Revealed: Coast has lowest number of bike deaths

ONE in seven fatal crashes on Fraser Coast roads involve trucks.

Queensland Government statistics show between 2001 and 2014, 29 people were killed in crashes involving a truck on Fraser Coast roads.

But the region had one of the lowest percentages of deaths on motorbikes of all major Queensland centres.

Although most fatal crashes involved only cars - about 72% of all road deaths - trucks were the second most likely vehicle type to be involved in a fatal crash.

RACQ spokeswoman Lauren Ritchie said rural roads were especially dangerous for truck crashes.

"If you do have a crash that involves a heavy vehicle on a rural road it is more likely to be more serious," she said.

She said often poor quality roads and the size of trucks meant even a smaller crash had the potential to be deadly.

A further 5% of fatal crashes on the Fraser Coast involved motorbikes - one of the lowest percentages of major cities in Queensland.

She said recreational motorbike riders, in contrast to commuter riders, were especially at risk of dangerous crashes.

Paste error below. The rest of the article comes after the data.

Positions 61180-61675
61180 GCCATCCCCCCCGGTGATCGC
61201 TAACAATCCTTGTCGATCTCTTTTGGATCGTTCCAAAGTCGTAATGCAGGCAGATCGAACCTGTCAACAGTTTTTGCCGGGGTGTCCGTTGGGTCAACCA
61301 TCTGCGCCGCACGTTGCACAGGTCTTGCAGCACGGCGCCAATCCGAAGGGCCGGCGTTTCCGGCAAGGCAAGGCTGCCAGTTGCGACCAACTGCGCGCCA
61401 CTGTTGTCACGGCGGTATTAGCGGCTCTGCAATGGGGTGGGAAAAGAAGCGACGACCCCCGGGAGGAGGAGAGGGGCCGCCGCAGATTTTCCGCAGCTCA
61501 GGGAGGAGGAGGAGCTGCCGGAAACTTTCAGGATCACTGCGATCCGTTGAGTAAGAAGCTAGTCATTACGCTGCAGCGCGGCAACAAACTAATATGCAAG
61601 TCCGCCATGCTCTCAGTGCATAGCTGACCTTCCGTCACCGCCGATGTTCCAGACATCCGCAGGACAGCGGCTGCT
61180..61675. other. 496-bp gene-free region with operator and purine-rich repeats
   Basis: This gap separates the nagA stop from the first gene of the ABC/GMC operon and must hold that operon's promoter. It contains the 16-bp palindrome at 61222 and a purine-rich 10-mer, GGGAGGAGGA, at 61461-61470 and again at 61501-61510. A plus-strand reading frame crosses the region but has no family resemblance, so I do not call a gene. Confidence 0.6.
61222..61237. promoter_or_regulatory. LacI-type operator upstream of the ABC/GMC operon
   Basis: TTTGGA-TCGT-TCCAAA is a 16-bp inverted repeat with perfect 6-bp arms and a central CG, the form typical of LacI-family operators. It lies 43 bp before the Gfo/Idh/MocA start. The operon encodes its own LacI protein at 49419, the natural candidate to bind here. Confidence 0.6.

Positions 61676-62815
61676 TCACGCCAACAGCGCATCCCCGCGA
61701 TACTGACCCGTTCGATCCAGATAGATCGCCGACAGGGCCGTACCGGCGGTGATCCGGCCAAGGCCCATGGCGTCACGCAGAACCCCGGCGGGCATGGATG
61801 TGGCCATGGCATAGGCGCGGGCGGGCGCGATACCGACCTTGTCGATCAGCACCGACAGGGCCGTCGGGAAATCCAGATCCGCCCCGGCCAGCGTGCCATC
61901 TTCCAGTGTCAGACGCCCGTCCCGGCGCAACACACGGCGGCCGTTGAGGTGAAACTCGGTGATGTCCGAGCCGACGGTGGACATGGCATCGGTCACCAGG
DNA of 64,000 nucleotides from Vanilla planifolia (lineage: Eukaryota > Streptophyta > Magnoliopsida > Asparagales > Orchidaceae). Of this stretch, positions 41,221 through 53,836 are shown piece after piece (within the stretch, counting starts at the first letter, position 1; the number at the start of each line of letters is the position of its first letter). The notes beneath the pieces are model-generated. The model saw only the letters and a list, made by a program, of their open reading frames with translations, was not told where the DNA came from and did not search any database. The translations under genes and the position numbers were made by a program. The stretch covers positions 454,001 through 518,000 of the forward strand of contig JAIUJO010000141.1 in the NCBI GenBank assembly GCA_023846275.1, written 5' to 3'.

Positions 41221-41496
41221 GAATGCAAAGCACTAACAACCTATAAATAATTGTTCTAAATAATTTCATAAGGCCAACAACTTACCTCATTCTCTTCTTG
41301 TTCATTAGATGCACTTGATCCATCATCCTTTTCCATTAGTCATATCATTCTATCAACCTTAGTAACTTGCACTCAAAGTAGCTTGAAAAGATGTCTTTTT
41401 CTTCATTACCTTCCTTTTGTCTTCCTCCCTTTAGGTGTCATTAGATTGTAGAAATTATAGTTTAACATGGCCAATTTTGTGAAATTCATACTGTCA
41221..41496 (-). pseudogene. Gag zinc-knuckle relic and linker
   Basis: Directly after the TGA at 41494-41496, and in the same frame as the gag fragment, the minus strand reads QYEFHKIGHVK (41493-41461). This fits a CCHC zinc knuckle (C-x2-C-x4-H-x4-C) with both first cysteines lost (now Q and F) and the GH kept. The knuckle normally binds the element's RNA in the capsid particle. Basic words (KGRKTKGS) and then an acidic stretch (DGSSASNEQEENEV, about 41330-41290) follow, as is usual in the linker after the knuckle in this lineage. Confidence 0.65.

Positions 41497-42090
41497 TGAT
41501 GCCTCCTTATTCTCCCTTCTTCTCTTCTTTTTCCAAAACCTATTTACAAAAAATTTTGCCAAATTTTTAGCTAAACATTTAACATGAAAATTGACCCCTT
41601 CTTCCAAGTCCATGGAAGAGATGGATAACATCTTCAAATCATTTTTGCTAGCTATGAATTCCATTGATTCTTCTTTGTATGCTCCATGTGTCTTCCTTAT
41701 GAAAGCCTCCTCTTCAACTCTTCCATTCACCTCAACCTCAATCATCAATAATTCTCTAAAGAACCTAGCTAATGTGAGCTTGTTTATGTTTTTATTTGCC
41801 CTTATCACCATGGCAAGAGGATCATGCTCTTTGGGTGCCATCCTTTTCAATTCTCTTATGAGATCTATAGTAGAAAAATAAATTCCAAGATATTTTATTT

Ms Ritchie said last year (2015) Queensland had more than twice as many motorcycle deaths as in 2012.

Ms Ritchie said, across Queensland, last year (2015) saw more than twice as many motorcycle deaths as 2012. "Recreational riders are more likely to be involved in crashes at higher speeds in more rural areas," she said.

Australian Road Safety Foundation chief Russell White said pedestrians and drivers needed to keep an eye out for each other.

Mr White said road conditions and locations made different transportation modes more likely to be involved in a crash depending on where it happened. Statistics revealed cars are involved in about 72% of fatal crashes on Fraser Coast roads, trucks in 14%, motorbikes in 5%, pedestrians in 4%, buses in 1% and all other vehicles in 1%.



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